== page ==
HUD Program
(dollars in millions)

FY16
Approp.

FY17 Obama Budget Proposal

FY17 House Subcmte. Bill
(H.R. 5394)

FY17 Senate Cmte. Bill (H.R. 2844)

FY17 Omnibus (H.R. 244)

Cmty. Devel. Fund
CDBG

$3,060
3,000

$2,880
2,800

$3,060
3,000

$3,000
3,000

$3,060
3,000

HOME

950

950

950

950

950

Self-Help Homeownshp. (SHOP)

10

10a

10

10

10

Tenant-Based Rental Assistance
VASH setaside

19,628
60

20,854
7c

20,189
7c

20,432
57

20,292
47d

Project-Based Rental Asstnce.

10,622

10,816

10,901

10,901

10,816

Public Hsg. Capital Fund

1,900

1,865

1,900

1,925

1,942

Public Hsg. Operating Fund

4,500

4,569

4,500

4,675

4,400

Choice Neighbrhd. Initiative

125

200

100

80

137.5

Native Amer. Hsg. Block Grant

650

700

655

647

654

Homeless Assistance Grantsb

2,250

2,664

2,487

2,330

2,383

Hsg. Opps. for Persons w/ AIDS

335

335

335

335

356

202 Hsg. for Elderly

432.7

505

505

505

502.4

811 Hsg. for Disabled

150.6

154

154

154

146.2

Fair Housing

65.3

70

65.3

65

65.3

Healthy Homes & Lead Haz. Cntl.

110

110

130

135

145

Housing Counseling

47

47

55

47

55

Local Housing Policy Grants

300

a. The FY17 Obama Administration budget, like past budget requests, proposed to make SHOP a setaside in HOME. b. Includes the Rural Housing Stability Program, which is not yet operational. c. Tribal VASH setaside. d. $7 million for tribal VASH and $40 million for VASH.

Trump’s signing statement singles out Native American Housing Block Grants. When he signed the FY17 omnibus appropriations bill into law, President Trump issued a statement commenting on some of its provisions. Signing statements are not unusual. This one says certain programs, including Native American Housing Block Grants, minority business development, and funding for historically black colleges and universities, may conflict with the Constitution’s equal protection clause because they “allocate benefits on the basis of race, ethnicity, and gender.” A response from the National American Indian Housing Council points out that these Native American grants “are rooted in the United States’ trust responsibilities and treaty obligations towards Indian Tribes and Native Americans” and are not based on race or ethnicity.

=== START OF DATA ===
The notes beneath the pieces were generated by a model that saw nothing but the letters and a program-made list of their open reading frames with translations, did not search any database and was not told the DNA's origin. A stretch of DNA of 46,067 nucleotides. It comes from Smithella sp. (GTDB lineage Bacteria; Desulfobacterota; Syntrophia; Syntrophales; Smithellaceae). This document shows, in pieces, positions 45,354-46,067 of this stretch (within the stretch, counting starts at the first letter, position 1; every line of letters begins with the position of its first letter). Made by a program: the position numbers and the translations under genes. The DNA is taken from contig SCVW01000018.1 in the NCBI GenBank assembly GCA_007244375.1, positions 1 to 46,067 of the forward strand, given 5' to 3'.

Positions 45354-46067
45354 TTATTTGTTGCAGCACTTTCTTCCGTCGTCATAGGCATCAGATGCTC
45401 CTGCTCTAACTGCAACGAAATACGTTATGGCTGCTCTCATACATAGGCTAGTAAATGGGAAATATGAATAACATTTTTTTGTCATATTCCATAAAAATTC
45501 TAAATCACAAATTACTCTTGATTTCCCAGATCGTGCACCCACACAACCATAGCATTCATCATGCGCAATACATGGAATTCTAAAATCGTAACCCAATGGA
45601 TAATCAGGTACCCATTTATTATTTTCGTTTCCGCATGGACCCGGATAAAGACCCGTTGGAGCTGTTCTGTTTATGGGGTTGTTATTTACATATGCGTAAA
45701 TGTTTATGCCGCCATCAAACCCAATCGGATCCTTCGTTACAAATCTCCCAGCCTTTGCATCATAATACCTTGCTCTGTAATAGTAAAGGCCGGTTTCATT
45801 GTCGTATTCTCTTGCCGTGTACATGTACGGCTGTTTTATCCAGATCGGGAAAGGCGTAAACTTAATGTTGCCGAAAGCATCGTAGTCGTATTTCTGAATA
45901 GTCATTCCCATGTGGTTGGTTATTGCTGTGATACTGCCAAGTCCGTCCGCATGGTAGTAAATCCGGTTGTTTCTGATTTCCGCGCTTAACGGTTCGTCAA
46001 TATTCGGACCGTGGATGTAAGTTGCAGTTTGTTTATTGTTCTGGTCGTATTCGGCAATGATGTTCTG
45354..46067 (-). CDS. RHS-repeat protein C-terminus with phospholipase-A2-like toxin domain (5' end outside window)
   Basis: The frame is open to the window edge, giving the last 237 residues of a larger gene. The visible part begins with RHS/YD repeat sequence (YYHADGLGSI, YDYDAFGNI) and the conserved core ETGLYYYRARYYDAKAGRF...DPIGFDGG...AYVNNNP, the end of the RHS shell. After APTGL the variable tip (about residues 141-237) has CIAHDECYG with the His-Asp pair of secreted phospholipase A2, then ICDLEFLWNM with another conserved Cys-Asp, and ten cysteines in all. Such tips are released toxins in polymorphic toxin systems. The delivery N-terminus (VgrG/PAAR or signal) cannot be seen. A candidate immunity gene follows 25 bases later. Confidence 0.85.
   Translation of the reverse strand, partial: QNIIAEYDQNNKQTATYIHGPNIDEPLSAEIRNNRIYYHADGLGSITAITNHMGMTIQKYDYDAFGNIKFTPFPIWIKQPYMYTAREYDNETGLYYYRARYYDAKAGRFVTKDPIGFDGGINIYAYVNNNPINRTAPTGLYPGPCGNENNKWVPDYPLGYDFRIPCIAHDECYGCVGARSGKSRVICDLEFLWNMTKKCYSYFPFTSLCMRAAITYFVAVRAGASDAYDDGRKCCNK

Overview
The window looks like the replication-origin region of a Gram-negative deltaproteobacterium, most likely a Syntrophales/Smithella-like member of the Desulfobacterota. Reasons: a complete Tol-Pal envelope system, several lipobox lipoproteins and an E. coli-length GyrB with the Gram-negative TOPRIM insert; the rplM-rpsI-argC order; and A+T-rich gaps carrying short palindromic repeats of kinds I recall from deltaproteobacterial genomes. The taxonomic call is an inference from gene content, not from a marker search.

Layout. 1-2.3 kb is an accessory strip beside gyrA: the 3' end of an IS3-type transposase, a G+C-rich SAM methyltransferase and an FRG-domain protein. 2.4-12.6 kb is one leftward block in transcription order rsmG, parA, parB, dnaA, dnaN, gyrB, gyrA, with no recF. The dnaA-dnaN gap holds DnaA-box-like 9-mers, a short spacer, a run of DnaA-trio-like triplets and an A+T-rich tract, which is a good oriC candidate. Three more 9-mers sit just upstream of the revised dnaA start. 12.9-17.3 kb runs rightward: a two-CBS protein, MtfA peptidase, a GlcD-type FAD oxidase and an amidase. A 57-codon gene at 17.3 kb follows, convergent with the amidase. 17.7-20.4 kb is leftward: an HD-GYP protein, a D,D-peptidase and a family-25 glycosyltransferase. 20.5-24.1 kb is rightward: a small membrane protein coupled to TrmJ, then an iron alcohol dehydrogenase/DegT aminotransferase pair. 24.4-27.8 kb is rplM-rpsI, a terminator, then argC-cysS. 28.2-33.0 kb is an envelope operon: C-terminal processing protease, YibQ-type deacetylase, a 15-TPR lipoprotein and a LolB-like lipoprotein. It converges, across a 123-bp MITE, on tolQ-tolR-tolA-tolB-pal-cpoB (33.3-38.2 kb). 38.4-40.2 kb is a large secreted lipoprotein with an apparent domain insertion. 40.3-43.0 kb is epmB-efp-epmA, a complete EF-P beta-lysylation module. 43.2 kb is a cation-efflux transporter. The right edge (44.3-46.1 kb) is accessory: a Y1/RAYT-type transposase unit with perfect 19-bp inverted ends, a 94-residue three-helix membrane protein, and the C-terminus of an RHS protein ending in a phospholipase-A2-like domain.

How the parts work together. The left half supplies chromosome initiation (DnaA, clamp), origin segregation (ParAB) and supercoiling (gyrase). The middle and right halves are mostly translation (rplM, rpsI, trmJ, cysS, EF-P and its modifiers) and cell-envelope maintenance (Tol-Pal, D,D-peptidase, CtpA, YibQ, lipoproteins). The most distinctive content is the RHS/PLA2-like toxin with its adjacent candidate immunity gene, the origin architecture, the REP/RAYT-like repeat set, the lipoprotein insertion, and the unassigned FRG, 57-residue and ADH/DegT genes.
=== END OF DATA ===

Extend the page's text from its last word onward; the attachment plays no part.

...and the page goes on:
FY18 funding process uncertain. The Trump Administration’s budget proposal, expanding on the outline released in March, is expected in late May. The 2011 Budget Control Act’s spending caps require substantial cuts in both defense and non-defense spending for FY18. The March “skinny budget” did not conform to those caps, and many members of Congress also object to them. It is not clear whether a compromise on spending limits and then an agreement on appropriations details can be worked out before the year begins on October 1, so a continuing resolution may be needed again to keep the government operating.

Duty to Serve plans released for comment. Comments are due July 10 on Fannie Mae’s and Freddie Mac’s proposed Duty to Serve Underserved Markets Plans, which describe specific activities the enterprises propose to undertake from 2018 to 2020 to fulfill their obligations to serve three underserved markets: manufactured housing, affordable housing preservation, and rural markets. Access HAC resources on DTS here.